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date: 18 February 2020


  1. Basic research is like shooting an arrow into the air and, where it lands, painting a target.
    Homer Burton Adkins 1892–1949 American organic chemist: attributed, A. Mackay (ed.) A Dictionary of Scientific Quotations (1991)
  2. Basic research is what I am doing when I don't know what I am doing.
    Wernher von Braun 1912–77 German-born American rocket engineer: R. L. Weber A Random Walk in Science (1973)
  3. A man will turn over half a library to make one book.
    Samuel Johnson 1709–84 English poet, critic, and lexicographer: James Boswell Life of Samuel Johnson (1791) 6 April 1775
  4. If politics is the art of the possible, research is surely the art of the soluble. Both are immensely practical-minded affairs.
    Peter Medawar 1915–87 English immunologist and writer: in New Statesman 19 June 1964; see Bismarck
  5. In research the horizon recedes as we advance, and is no nearer at sixty than it was at twenty. As the power of endurance weakens with age, the urgency of the pursuit grows more intense…And research is always incomplete.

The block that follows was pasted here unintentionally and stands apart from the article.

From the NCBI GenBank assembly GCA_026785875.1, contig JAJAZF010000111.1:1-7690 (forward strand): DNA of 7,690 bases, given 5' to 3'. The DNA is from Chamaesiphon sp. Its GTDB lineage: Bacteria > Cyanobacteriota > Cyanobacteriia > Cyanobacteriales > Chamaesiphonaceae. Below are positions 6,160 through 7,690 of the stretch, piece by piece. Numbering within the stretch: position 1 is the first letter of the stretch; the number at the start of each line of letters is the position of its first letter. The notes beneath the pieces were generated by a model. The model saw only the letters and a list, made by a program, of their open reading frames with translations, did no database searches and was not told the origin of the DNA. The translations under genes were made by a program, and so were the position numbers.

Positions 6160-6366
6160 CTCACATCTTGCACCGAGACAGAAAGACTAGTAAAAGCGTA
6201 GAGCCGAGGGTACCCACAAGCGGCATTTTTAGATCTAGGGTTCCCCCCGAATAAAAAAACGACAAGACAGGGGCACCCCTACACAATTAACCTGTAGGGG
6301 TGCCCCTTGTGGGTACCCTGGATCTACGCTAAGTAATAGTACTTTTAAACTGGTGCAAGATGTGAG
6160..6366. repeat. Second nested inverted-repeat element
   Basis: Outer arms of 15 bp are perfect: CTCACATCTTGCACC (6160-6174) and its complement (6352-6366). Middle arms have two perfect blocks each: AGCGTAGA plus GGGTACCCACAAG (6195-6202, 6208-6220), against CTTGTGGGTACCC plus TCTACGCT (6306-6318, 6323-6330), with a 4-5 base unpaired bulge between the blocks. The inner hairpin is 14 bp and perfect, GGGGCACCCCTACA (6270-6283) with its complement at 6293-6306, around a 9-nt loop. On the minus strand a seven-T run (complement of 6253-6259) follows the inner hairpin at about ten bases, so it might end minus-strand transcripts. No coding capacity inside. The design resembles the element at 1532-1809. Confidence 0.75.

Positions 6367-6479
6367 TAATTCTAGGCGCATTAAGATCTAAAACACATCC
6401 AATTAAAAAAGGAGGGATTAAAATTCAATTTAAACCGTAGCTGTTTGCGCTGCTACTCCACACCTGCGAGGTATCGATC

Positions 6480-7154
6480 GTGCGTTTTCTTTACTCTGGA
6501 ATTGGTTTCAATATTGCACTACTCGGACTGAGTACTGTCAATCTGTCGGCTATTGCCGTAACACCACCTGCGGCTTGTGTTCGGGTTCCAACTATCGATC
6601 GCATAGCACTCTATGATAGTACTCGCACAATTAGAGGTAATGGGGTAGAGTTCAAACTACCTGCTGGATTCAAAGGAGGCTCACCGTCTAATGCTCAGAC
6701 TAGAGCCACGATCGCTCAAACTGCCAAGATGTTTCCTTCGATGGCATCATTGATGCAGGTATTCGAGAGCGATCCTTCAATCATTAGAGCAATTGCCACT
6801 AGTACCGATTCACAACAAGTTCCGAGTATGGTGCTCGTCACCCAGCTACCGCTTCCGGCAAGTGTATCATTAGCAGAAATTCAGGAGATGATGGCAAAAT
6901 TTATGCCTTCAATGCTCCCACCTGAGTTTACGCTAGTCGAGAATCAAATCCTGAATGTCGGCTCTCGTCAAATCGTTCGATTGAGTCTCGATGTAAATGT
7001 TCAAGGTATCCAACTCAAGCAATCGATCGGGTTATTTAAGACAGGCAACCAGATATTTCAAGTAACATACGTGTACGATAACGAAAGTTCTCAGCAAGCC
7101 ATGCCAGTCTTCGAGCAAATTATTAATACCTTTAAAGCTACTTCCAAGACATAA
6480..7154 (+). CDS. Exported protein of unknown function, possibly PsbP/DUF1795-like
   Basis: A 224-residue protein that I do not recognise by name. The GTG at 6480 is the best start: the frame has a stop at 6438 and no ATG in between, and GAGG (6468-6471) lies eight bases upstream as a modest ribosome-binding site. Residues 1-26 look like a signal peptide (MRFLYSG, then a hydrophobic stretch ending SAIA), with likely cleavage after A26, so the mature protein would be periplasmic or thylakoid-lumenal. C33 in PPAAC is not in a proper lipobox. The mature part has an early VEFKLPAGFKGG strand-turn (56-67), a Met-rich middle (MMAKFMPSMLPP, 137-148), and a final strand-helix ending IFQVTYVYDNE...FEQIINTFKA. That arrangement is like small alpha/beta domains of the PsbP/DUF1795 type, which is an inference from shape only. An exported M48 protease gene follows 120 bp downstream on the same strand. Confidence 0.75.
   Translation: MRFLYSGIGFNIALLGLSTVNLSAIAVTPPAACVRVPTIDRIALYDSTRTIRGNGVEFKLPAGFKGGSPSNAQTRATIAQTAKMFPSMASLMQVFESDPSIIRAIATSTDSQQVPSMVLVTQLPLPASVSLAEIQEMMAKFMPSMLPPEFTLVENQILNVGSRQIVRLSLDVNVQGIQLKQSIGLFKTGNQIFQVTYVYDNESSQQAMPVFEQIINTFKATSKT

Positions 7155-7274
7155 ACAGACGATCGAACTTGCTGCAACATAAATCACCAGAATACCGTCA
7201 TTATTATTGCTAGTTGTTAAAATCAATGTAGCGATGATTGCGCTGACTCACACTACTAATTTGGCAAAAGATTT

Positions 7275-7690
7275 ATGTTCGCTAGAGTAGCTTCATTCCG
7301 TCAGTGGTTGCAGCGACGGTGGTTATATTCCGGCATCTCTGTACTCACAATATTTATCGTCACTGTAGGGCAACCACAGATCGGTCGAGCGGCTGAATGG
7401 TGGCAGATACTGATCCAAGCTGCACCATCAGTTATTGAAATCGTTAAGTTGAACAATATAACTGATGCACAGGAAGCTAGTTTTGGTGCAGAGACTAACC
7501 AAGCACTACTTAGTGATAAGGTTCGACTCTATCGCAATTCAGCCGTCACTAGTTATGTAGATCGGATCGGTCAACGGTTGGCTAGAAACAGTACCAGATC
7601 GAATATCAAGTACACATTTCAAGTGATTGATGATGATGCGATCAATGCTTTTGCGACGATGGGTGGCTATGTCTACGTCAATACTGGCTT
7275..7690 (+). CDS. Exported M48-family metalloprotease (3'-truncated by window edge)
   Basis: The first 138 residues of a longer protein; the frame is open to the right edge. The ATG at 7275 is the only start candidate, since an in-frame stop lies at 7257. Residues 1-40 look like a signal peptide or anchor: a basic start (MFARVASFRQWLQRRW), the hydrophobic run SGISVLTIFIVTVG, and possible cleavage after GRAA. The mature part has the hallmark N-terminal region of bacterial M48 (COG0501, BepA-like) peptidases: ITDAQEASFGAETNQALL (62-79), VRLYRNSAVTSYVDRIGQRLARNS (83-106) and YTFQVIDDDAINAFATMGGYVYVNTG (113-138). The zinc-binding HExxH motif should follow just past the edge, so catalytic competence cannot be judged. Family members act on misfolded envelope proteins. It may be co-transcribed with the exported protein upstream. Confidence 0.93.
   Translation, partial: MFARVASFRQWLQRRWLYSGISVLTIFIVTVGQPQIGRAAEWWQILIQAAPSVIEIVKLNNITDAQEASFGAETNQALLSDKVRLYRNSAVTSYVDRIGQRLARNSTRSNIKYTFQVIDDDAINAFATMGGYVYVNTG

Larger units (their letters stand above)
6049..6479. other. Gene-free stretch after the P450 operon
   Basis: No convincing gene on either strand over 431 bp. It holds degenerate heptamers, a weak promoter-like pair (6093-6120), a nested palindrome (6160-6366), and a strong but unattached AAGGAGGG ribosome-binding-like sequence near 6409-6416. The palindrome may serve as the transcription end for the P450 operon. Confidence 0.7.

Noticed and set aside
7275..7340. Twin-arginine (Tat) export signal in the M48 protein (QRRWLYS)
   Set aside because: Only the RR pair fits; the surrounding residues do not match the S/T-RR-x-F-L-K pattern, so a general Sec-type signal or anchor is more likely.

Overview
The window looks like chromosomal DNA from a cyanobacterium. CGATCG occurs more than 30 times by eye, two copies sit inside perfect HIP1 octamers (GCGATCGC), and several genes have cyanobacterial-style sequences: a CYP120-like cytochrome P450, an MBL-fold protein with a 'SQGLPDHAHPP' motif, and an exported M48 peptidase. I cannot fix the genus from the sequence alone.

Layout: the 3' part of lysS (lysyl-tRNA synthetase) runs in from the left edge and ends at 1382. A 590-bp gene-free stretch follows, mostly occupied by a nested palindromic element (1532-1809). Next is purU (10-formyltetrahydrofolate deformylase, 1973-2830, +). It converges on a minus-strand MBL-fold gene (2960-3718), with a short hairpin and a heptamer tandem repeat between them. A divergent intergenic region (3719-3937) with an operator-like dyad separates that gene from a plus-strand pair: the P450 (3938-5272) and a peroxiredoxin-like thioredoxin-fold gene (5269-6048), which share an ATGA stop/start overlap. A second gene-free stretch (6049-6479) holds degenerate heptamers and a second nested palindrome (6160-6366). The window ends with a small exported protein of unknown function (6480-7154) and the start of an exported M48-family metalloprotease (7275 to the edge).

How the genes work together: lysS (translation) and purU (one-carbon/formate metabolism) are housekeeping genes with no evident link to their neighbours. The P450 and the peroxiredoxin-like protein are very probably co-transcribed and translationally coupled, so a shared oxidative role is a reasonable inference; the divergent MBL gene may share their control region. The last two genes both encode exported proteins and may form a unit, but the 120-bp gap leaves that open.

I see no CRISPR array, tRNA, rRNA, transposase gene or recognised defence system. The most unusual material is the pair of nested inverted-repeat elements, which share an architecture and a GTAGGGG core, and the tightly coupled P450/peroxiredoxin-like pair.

Mark Pattison 1813–84 English educationist: Isaac Casaubon (1875)
  6. He had been eight years upon a project for extracting sun-beams out of cucumbers, which were to be put into vials hermetically sealed, and let out to warm the air in raw inclement summers.
    Jonathan Swift 1667–1745 Irish poet and satirist: Gulliver's Travels (1726) ‘A Voyage to Laputa, etc.’ ch. 5
  7. The outcome of any serious research can only be to make two questions grow where one question grew before.
    Thorstein Veblen 1857–1929 American economist and social scientist: University of California Chronicle (1908)
  8. No more impressive warning can be given to those who would confine knowledge and research to what is apparently useful, than the reflection that conic sections were studied for eighteen hundred years merely as an abstract science, without regard to any utility other than to satisfy the craving for knowledge on the part of mathematicians, and that then at the end of this long period of abstract study, they were found to be the necessary key with which to attain the knowledge of the most important laws of nature.
    Alfred North Whitehead 1861–1947 English philosopher and mathematician: Introduction to Mathematics (1911)